• You are here: 
  • Home
  • 2010 September

Something fishy with Fish Oils?: Part 1

Posted on September 23rd, 2010 by Alf | 2 Comments | Print | RSS

Before beginning this post we would like to thank everyone who has written to us with comments on both the blogs and the website. It is wonderful to receive such positive feedback and words of encouragement. And yes, we do intend to keep going as we’ve begun.

For many years, my research interest was in fats and oils. While both challenging and academically interesting, it wasn’t a riveting dinner party conversation! Later, this interest took me in other directions, specifically the study of genetic diseases involving fats. Just after finishing my Ph.D at London University, I was working in a field that really was a dinner party conversation piece – the fats in spermatozoa, the male sex cells in semen. (Alf must go to different dinner parties than I do! – Stephen).

Most people would be surprised that sperm are loaded with some quite unusual fats. One day I returned from a long lunch to discover I had forgotten to turn off the analytical machine I was using at the time (a gas chromatograph for those who want to know). I was amazed to find a huge unknown peak on the trace. I initially thought this peak must have been a contaminant – this is what scientists often think when they get something unexpected. However it soon became clear it wasn’t a contaminant as the huge peak was there every time I ran the sample. I eventually showed the “contaminant” was a fat called DHA, short for docosahexaenoic acid or 22:6, n-3. It turned out this DHA was by far the major fat in sperm. At the time, no one knew why sperm had such high levels of this fat. We still do not know.

We now know DHA is not just in sperm but is present in many of our organs. It is particularly rich in two parts of the body: The retina in our eyes and our brain. We still don’t know why our brain and retina need such large amounts of DHA but we do know there must be a very good reason. We also know that fish contain very high levels of DHA and another fat, EPA, short for eicosapentaenoic acid or 20:5, n-3. Chemists refer to these fish fats as “Omega-3 fats” to distinguish them from the “Omega-6 fats” which are found in animal fats and vegetable oils. Under normal circumstances, our bodies can make both EPA and DHA, provided we have a normal healthy diet that contains the necessary precursors and raw materials.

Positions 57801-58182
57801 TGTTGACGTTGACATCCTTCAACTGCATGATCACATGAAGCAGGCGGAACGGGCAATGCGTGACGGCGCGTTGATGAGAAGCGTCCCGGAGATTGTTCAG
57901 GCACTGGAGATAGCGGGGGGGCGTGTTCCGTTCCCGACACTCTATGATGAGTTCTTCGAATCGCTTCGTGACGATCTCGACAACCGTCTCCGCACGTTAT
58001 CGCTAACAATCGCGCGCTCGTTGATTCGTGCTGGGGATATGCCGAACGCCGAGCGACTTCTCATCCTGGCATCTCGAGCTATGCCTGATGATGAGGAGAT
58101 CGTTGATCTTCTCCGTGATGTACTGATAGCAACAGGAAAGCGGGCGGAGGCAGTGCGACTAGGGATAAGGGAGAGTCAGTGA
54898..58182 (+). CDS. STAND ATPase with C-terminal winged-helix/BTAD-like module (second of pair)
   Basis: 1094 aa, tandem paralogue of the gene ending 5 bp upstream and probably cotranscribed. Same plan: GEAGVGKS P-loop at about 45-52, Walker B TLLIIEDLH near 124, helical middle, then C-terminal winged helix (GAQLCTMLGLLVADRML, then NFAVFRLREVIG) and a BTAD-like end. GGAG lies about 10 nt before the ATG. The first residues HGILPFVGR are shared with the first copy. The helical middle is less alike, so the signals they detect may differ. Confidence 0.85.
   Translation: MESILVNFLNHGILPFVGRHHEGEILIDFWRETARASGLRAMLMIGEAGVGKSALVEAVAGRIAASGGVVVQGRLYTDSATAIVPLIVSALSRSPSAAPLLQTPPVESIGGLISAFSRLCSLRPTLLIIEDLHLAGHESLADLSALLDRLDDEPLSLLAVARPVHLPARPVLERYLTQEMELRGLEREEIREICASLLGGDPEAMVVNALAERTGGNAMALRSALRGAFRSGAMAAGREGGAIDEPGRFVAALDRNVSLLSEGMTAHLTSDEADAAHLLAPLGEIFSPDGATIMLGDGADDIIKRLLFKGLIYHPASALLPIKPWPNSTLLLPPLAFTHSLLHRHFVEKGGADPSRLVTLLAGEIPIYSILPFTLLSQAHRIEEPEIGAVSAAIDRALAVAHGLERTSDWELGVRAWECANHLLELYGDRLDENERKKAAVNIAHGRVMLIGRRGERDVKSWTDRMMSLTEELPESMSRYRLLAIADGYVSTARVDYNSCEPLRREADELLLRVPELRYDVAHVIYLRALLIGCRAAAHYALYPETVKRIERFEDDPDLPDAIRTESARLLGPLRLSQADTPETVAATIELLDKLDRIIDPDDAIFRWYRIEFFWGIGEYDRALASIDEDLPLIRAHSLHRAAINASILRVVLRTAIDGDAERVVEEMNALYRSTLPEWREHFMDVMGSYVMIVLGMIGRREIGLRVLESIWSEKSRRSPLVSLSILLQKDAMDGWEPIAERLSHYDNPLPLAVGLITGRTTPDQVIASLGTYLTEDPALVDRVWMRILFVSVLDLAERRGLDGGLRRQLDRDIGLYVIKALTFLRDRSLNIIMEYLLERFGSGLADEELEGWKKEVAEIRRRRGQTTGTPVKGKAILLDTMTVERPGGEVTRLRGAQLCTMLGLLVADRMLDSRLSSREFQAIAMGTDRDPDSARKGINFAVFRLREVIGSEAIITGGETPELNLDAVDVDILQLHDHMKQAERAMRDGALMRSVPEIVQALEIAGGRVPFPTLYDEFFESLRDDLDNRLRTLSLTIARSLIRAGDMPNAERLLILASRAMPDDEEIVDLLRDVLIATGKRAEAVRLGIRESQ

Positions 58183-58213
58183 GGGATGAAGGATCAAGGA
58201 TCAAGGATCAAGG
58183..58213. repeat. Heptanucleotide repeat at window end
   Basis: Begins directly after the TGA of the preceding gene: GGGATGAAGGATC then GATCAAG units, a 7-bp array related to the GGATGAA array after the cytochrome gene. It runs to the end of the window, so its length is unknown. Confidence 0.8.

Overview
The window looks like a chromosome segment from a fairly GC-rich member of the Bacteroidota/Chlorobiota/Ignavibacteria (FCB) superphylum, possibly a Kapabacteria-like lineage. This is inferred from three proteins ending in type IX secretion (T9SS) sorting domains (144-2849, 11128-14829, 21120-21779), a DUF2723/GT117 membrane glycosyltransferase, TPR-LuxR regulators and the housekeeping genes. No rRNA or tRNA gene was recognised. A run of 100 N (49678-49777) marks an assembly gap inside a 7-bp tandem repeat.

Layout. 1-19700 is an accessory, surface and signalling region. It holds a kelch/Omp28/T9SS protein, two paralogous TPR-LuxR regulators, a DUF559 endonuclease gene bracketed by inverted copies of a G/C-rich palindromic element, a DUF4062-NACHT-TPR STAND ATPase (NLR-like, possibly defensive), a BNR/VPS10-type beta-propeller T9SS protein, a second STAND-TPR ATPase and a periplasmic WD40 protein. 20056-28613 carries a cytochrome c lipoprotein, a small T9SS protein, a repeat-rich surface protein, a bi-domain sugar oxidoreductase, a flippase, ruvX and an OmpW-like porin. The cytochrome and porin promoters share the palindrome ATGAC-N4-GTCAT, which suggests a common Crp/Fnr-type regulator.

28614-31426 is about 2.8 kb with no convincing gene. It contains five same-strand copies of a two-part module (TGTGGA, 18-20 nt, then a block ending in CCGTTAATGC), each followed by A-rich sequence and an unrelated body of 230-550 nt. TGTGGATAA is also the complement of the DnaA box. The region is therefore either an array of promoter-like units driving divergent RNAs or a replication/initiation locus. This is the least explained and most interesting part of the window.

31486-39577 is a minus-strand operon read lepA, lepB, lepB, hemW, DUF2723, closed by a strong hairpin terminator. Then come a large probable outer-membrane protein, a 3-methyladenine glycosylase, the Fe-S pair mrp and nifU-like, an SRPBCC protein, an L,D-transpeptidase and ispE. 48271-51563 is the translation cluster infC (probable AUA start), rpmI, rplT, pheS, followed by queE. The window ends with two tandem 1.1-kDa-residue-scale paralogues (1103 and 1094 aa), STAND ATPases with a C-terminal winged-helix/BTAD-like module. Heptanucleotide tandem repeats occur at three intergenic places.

Omega-3 fats are often called the “good” fats in the popular press and have become big business. They seem to be almost everywhere. They are present in aquaculture, functional foods and supplements and are added to a whole host of foods including bread, butter, margarine and infant formulas to name just a few. And it seems almost everyone is taking fish oil supplements. With my long background in fats and a naturally questioning nature, I began to wonder about some of the claims being made for fish oils on the internet and in the popular press. Read the rest of this entry »

Michael Douglas and conflicting messages

Posted on September 3rd, 2010 by Alf | 2 Comments | Print | RSS

The other night I was watching David Letterman interview Michael Douglas about his diagnosis for throat cancer. During the interview, Michael Douglas admitted he was a drinker and that his cancer was a type caused by alcohol. There is no question that alcohol does increase the risk of various cancers, including throat and esophageal cancers: There are certainly enough reports in the medical and scientific literature saying so. However, whether anyone can categorically state that Michael Douglas’s cancer was due to alcohol alone is doubtful because cancer is a complex disease with many contributing factors. For example, Michael Douglas is also a smoker. Smoking itself is a cancer risk factor and the combination of smoking and alcohol increases the risk even further. What was particularly interesting was when the reporter commented on the level of alcohol consumption required to cause cancer. By the end of the interview the audience may well have thought even moderate drinking would increase their risk of cancer. And it didn’t matter what form the alcohol was in either: Beer, wine, whisky or whatever else. As long as it had alcohol in it, it was a risk. The final part of the story was devoted to speculation on how alcohol may increase the risk of cancer. The chemical acetaldehyde was suggested as the likely culprit. Acetaldehyde is a known carcinogen and is formed from alcohol in the body. Read the rest of this entry »